In The Second Cup by Sarah Marie Graye, four friends are undone by the discovery that the much-discussed, long-lost-love of one of the friends has been sighted, mysteriously. Or...maybe not sighted. Faye isn't the most trustworthy of narrators, a fact well-known among the friends. But the possibility of the sighting stirs up a cacophony of "what ifs" that drive each of the four friends to make a dramatic re-assessment of the decisions that have shaped their current reality. In the end, the lies they've told each other - and themselves - change the destiny of all four women irrevocably.
Sarah Marie Graye eloquently expresses the emotional secrets we keep from even those who make our lives worth living. Her exquisite use of imagery plays emotions like a finely-tuned violin. From the depths of depression to the heights of new love, Ms. Graye carries her readers along with musical precision.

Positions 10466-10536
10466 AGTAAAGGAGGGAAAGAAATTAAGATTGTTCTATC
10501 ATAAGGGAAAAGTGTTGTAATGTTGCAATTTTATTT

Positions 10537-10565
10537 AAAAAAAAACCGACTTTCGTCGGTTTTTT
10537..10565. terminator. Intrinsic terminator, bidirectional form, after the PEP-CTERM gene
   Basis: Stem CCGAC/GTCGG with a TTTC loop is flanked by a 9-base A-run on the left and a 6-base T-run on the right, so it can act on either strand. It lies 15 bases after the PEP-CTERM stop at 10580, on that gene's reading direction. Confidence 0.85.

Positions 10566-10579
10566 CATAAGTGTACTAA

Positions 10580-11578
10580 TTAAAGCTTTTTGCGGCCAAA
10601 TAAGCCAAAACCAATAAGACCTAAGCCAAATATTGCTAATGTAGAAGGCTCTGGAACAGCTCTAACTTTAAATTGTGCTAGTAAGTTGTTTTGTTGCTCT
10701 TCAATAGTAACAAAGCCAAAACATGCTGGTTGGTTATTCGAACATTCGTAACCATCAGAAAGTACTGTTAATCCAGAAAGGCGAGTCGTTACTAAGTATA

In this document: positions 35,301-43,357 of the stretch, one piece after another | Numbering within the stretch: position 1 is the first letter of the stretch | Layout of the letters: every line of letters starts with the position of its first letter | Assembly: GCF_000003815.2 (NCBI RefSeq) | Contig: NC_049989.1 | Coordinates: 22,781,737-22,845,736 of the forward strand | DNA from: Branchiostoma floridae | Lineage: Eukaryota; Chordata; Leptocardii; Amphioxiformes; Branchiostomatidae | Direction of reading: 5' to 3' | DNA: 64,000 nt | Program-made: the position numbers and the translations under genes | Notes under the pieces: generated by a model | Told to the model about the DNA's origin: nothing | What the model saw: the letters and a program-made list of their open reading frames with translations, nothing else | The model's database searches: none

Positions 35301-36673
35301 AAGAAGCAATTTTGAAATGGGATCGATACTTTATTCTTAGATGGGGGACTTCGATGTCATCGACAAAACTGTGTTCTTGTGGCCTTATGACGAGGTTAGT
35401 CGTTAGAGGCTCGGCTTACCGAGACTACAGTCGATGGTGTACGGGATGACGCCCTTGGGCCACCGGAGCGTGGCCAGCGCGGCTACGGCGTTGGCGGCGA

The primary flaw in the novel was that it was about 20,000 words too short. After the climax, the denouement feels rushed. Several monumental decisions are made without much precedent, stated as fact with little supporting structure. The deeper issues behind a complex choice remained unclear. I never did understand Beth's descent into depression nor Faye's seemingly illogical choice to move away. But perhaps that was Ms. Graye's point - that, in the end, something as small as a second cup of tea becomes the foundation or precipice upon which we build our lives.
This novel left me shaken in all the best ways. It's a highly recommended read for lovers of literary fiction or those who want to be more aware of their own (and others') emotional wellness.